Henry excited to be pitching again, but understands process

Cole Henry has had a long road in front of him. Ever since he decided to undergo surgery for thoracic outlet syndrome last August, he has faced an uphill climb to get his career back on track.

All things considered, it’s been so far, so good for the Nationals’ No. 12 prospect, per MLB Pipeline.

Thoracic outlet syndrome surgery has a negative stigma surrounding it in baseball, especially here in Washington as it derailed the careers of Stephen Strasburg and Will Harris.

Granted, those pitchers were older than the now 24-year-old Henry was when they had their surgeries. But any procedure in which a rib and a neck muscle are removed would come with tales of caution.

But Henry is on the path to being a success story having been able to report to spring training just six months after his own surgery and pitching in minor league games three months after that.

“I'm feeling great,” Henry said two weeks ago while Double-A Harrisburg was in Bowie for a six-game series against the Baysox (Orioles). “The season's been pretty good so far. I've been happy with how most of my outings have gone. Ran into a little bit of a setback a couple of weeks ago, just feeling a little bit of tightness in my neck. And then that's kind of dissipated. We worked on it pretty well. I continued to throw. Everything felt really good. It's gone away now and feels back to normal, so ramping up my innings a little bit and slowly getting there.”

A “setback” is never a word you want to hear associated with one still recovering from a major surgery. But Henry insists he missed about three weeks at the end of June due general fatigue from ramping up his arm again and nothing to do with thoracic outlet syndrome.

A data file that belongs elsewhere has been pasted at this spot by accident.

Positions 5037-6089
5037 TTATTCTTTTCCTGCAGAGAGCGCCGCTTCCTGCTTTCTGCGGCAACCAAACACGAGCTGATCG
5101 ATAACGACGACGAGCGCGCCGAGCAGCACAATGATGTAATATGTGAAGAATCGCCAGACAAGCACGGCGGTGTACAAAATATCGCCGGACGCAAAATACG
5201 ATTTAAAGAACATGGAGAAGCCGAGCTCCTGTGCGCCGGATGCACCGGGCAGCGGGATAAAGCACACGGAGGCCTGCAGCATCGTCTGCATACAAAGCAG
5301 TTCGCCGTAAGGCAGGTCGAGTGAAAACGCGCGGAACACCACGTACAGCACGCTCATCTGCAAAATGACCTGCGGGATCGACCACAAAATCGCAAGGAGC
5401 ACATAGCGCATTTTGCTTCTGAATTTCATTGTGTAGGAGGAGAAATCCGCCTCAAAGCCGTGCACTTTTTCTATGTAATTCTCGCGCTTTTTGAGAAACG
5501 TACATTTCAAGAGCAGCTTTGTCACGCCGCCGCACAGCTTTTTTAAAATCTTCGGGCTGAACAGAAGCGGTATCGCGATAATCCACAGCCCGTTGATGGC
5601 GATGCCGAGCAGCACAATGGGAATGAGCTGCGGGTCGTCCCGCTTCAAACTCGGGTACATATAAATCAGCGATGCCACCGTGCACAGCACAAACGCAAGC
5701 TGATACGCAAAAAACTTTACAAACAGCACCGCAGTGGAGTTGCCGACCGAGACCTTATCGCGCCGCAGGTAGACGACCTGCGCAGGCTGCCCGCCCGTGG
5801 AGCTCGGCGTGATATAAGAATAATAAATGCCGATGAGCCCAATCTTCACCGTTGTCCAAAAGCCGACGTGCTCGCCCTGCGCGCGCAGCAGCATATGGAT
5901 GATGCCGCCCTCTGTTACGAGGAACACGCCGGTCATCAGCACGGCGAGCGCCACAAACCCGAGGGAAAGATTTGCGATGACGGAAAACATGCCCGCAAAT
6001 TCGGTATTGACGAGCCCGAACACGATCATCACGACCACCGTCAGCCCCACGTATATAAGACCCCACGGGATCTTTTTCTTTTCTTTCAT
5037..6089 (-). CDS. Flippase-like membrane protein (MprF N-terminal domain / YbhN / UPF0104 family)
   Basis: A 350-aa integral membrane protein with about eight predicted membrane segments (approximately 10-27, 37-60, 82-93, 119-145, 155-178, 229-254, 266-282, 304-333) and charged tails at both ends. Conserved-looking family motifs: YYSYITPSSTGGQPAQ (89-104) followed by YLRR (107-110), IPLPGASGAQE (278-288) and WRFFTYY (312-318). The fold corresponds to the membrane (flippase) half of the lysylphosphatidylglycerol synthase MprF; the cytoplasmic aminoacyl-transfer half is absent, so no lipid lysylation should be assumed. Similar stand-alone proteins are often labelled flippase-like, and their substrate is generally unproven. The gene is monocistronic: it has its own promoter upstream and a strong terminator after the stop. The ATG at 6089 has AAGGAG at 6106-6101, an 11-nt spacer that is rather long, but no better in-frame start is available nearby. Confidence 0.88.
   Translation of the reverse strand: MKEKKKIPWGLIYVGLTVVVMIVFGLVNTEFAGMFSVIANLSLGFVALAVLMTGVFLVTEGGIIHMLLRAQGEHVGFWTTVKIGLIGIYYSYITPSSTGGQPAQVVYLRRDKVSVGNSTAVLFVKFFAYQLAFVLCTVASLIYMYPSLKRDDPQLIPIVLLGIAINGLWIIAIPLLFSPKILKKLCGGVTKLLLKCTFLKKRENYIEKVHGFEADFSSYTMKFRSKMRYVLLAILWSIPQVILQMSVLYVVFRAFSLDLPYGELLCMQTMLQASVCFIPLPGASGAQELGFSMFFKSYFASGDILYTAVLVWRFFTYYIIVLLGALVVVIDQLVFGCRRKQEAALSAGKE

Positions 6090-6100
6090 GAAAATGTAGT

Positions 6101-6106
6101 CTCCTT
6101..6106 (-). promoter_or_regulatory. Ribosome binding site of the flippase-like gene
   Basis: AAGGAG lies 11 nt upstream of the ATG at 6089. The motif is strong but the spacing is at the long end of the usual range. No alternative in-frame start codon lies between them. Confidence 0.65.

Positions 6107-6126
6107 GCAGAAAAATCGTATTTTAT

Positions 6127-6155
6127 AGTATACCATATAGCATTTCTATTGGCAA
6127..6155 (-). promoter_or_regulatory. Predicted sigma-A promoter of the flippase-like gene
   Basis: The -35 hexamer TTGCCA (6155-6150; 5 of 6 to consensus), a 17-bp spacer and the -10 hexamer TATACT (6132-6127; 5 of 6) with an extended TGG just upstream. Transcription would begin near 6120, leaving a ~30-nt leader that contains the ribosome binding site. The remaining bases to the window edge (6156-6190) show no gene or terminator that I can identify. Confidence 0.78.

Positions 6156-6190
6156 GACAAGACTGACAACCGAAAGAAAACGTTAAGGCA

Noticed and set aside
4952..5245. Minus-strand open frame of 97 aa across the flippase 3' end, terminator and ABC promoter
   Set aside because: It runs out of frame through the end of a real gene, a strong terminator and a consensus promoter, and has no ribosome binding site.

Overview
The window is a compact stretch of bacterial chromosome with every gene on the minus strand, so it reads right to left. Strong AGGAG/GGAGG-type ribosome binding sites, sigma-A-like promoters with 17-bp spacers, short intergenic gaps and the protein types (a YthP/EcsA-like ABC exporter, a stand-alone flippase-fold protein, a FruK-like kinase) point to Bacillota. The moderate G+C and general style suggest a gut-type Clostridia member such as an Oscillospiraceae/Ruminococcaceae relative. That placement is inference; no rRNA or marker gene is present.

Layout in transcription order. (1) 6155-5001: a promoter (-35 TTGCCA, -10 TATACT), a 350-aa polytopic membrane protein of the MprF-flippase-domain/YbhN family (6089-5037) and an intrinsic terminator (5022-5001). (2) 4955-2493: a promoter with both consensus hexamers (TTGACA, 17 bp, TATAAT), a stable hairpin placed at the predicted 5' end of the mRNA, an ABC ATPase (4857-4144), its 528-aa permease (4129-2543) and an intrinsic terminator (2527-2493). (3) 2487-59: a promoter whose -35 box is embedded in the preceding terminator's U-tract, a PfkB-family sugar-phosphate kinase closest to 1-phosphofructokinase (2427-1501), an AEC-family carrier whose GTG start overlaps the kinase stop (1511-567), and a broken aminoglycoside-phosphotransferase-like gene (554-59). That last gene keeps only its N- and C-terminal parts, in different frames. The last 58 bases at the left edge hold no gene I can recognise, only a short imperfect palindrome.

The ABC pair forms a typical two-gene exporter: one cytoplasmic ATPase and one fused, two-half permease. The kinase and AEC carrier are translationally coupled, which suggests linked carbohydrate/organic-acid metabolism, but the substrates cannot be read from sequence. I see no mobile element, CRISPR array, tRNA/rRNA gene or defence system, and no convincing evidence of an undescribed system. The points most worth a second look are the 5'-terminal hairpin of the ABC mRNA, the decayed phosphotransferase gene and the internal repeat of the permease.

“No, no, definitely just getting back into the routine,” he said. “Obviously, I got a couple of muscles taken out of my neck. So the other muscles are kind of taking more of a load now and my body is just kind of getting used to that. So that's all that was. I just had to get my arm a couple of weeks break and (unload) a little bit and then slowly get back into it. And then hopefully in the next coming weeks, I'll be back up three, four or five innings. And it'll be like that for the rest of the season probably.”

The increase in innings has yet to come in the weeks since our conversation in the visitors dugout at Prince George's Stadium. Henry hasn’t pitched more than two innings in the four starts since he returned from his setback.

Is it hard not getting antsy to get back out there? Or is it easier to understand the process?

“A little bit of both,” Henry said. “I consider myself a competitor, so obviously the competitor in me wants to be out there for five, six, seven innings, however long, and just play baseball. But in the back of my mind, too, I know that it's a slow process. I gotta take it easy and make sure that, not only that I can pitch this year, but going forward for many of years. So that's also there, too. So it's just been a process and I had to take a step back every now and then. I didn't have surgery but less than a year ago. So it's definitely been a process. It's been tough, but at the same time, I know what comes with it.”

Heading into his start at Bowie, Henry had only thrown 25 ⅓ innings between two rehab starts apiece with Single-A Fredericksburg and High-A Wilmington and his first four starts with Harrisburg. He’s thrown 2 ⅔ in two starts since for 28 total on the year so far.

The limited innings are a part of that process.